There's a lot of money accumulating in Techlandia. The cash-rich companies are also starting to get itchy. With short-term income instruments yielding a pittance, it won't be long before they begin deploying some of that greenery into strategic acquisitions.
At the top of the list of privately held acquisition targets, you will probably find Facebook and Twitter. These are the two companies that everyone seems to be talking about these days, but which one is the better buy? Which company offers the brighter future and most bang for the buyout buck?
It has to be Facebook! My friend Tim Beyers disagrees, but what does he know? He's a Twitter fiend.
Face to face with Facebook
Tim and I know both sites well. We follow each other on Twitter. We're friends on Facebook. I just can't see how he feels that Twitter is a business.
For starters, Facebook is already a business. It supposedly cleared $280 million in revenue last year, and that is projected to grow by 70% this year. Twitter? Well, it's too busy trying to generate traffic to worry about actual monetization.
It will definitely happen for Twitter. However, it won't be without its risks. The moment it begins to launch premium accounts, a caste system will be born. Once it begins populating its site with ads -- like, for example, spitting an ad out for every tenth "tweet" -- it will open the door for ad-free rivals that promise to be less intrusive. We don't know how the Twitterati will react, because the company hasn't taken that step.
Facebook, thankfully, has already proven that it can thrive with a deluge of marketing opportunities. It landed a juicy advertising deal with Microsoft
Unlike Twitter -- which is essentially a one-trick pony -- Facebook is a malleable social experience. It's no wonder that it surpassed 200 million registered users last month. It wasn't the first social network. Sites like Friendster planted the flag. It's not even the first site with campus-driven roots. United Online's
Facebook isn't just disruptive to rival social-networking sites.
- It is attracting 850 million photo uploads a day, clearly eating into older photo-sharing sites like Shutterfly
- It rolled out an app platform for developers, a year before Apple
(NASDAQ:AAPL)opened its App Store, and now VentureBeat is reporting that a payment platform for developers is in the works.
The scary thing is that as big as Facebook has become in a few years, this is really only the beginning.
Twitter rhymes with quitter
I can spend hours on Facebook. I can spend minutes -- or even a minute -- on Twitter.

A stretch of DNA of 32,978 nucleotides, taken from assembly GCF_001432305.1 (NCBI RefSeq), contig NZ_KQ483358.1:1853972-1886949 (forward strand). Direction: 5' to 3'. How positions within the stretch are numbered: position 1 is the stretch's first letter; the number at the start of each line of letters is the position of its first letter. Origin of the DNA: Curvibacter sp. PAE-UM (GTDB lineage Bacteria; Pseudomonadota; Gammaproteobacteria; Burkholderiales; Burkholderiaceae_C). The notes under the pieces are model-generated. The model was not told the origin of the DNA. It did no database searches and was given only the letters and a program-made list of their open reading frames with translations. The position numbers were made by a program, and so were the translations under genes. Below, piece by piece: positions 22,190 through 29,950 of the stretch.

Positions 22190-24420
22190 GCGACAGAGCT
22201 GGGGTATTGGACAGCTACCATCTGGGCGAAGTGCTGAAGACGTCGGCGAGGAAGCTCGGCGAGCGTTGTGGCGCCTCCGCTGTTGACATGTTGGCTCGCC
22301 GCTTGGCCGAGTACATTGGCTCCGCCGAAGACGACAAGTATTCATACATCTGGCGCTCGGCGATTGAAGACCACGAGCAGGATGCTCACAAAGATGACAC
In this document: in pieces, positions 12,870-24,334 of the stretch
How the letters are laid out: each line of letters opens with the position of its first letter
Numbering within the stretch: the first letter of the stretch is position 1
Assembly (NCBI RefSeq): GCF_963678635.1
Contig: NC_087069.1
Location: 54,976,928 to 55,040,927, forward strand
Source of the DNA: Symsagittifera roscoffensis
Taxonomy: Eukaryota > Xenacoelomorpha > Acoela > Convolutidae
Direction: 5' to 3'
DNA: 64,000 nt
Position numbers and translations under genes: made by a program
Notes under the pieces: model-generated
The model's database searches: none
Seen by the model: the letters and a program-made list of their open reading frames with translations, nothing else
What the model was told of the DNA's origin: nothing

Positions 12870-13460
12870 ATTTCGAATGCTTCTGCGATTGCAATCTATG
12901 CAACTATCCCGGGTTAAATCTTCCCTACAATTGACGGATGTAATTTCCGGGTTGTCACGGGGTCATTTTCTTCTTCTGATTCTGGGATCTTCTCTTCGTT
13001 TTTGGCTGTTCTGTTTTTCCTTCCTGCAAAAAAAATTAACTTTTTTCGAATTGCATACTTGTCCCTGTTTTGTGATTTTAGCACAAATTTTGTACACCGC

I joined Twitter 26 months ago, early enough to lock up a choice investing-related name: @market. Unfortunately, I just haven't caught the bug the way that my bud @milehighfool has. I have posted just 21 updates in that time, so I guess I'm averaging a little less than one a month. Maybe if I'm inspired, a link to this article will be my 22nd tweet.
Is it worth it? I have to go to a third-party URL-squeezing site like bit.ly or tinyurl.com to shorten the link. I have to keep my post under 140 characters. I have to put up with scrolling past the crossfire of replies where I'm only getting half the story.
Two months ago, I was at the final weekend of a Circuit City liquidation sale. The pickings were slim, but there were a ton of Sirius XM Radio
Blech! Twitter is like spinach. I'll eat it because it's good for me, but it doesn't mean that I have to like it.
Facebook is the one you want
It wouldn't surprise me to see both Facebook and Twitter either go public this year or be acquired at a healthy price. I'm not Twitter's biggest fan, but I definitely see its utility as both a promotional platform and a way to take cyberspace's pulse.
However, I like my sites the way I like my cinnamon rolls: sticky, warm, and worth rolling out.
Facebook fits the bill. It's the perfect catchall site. It is magnetically viral enough to become the most popular website in a few years. It is open-ended enough to carve out its own future. In a single snap, it can become a search engine like Google
My final point -- before we both return on Monday with our rebuttals -- is that unless Tim can limit his bullish argument on Twitter to a mere 140 characters, I win.
Some cool widgets for your Facebook profile:
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Longtime Fool contributor Rick Munarriz remembers when social networks were an offline endeavor. He does not own shares in any of the companies in this story. He is also a member of the Rule Breakers analytical team, seeking out the next great growth stock early in its defiance. The Fool has a disclosure policy.